© Jeremy Stafford-Deitsch

Predators
Larger sharks prey upon juvenile lemon sharks, but adult animals have few if any predators.


Parasites
Dermophithirius nigrelli is a parasite known to cause skin lesions on lemon sharks. In addition Nemesis pilosus, Paralebion elongatus, Alebion carchariae, Perissopus dentatus, Nesippus orientalis, and Kroyeria spatulata are all copepods that are parasitic on lemon sharks.


Lemon shark being landed on a shark fishing boat
©Commerical Shark Fishery Observer Program/FLMNH

Importance to Humans

The lemon shark is targeted by commercial and recreational fishermen along the US Atlantic Ocean, Caribbean, and in the eastern Pacific Ocean. The US bottom longline fishery commonly targets this species and it is also caught as by-catch in both pelagic and gillnet fisheries. Their fins are highly prized and exported to Asia for shark fin soup. Their skin may be used for leather and their meat can also be consumed, all of which make this shark very marketable. There is some concern that populations in the western north Atlantic and eastern Pacific Ocean are declining due to over-fishing.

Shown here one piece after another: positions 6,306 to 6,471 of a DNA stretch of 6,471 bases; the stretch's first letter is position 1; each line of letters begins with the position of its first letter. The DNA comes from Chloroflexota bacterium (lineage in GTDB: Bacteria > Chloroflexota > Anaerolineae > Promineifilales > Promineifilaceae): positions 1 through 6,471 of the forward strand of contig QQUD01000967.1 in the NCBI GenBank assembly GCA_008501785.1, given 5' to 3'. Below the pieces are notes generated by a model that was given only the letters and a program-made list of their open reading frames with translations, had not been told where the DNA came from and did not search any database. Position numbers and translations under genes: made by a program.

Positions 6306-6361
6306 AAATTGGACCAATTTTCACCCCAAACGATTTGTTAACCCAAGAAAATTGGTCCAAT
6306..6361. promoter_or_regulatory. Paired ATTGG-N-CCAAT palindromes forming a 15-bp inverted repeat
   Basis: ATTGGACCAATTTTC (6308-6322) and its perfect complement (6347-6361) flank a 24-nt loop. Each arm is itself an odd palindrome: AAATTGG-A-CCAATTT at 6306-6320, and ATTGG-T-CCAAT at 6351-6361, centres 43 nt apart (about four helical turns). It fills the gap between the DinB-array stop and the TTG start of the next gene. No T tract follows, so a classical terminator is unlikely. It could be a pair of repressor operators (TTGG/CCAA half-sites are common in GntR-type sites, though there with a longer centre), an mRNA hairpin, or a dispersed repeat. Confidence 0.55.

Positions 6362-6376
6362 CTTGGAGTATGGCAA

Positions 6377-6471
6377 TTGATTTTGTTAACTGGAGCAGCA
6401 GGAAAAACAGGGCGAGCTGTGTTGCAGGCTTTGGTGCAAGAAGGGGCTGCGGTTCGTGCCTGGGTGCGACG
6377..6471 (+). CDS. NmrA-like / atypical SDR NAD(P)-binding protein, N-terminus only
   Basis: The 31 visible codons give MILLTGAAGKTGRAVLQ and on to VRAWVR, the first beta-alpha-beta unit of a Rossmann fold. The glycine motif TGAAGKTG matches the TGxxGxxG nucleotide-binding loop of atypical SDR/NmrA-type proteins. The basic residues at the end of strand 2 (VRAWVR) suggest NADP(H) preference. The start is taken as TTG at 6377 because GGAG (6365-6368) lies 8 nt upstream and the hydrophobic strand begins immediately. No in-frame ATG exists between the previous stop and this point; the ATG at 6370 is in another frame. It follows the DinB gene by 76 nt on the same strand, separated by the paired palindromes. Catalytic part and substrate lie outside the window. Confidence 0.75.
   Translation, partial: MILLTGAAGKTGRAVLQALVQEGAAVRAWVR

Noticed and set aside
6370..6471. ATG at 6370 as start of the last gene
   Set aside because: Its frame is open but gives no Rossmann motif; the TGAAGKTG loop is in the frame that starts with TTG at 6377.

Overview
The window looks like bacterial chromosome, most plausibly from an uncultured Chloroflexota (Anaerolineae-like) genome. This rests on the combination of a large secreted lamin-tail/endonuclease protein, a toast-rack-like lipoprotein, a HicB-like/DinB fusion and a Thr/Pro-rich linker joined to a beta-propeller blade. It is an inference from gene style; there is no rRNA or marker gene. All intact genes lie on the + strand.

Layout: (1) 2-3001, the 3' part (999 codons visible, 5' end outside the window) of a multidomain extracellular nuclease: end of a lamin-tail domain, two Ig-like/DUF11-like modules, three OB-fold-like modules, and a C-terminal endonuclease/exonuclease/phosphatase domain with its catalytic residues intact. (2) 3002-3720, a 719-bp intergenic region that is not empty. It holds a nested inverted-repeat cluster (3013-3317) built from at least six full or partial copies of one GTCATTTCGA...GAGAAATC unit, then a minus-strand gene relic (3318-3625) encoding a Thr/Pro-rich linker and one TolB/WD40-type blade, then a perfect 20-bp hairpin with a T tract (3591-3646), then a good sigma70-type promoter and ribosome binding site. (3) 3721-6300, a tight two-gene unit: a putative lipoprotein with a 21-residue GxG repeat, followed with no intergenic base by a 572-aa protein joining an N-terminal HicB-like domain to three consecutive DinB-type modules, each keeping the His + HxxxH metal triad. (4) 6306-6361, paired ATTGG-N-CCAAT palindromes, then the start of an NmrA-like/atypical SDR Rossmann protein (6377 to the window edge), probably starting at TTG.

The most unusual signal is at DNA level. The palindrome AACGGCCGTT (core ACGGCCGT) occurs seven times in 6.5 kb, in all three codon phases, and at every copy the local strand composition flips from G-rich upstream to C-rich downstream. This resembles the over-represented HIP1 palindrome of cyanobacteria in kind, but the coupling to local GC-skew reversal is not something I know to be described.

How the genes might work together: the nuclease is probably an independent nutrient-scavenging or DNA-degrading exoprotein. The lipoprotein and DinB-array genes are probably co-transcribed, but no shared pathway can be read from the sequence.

Danger to Humans

These sharks represent a small threat to humans. According to the International Shark Attack File, there have been only 10 unprovoked attacks by lemon sharks, all occurring in Florida and the Caribbean. There have been no fatal attacks attributed to this species. The lemon shark does inhabit coastal waters which swimmers, surfers and divers commonly utilize. The low number of attacks by this species indicates that it is a minimal threat to humans.


Lemon shark landed on a commercial shark fishing boat
© Commerical Shark Fishery Observer Program/FLMNH

Conservation

The Highly Migratory Species Division of the National Marine Fisheries Service currently manages the lemon shark in US Atlantic waters. This species is part of an aggregate of sharks, which are managed as a single group called large coastal sharks. Currently they are monitored through a quota and seasonal based management plan. The World Conservation Union/Species Survival Commission (IUCN/SSC) rates this species as "Near Threatened". It is close to being classified as vulnerable, but does not meet criteria to be considered endangered or vulnerable at this time. This status is based on their current population size and the effects current fishing practices will have on their future population. The IUCN is a global union of states, governmental agencies, and non-governmental organizations in a partnership that assesses the conservation status of species.




Prepared by:

Alexia Morgan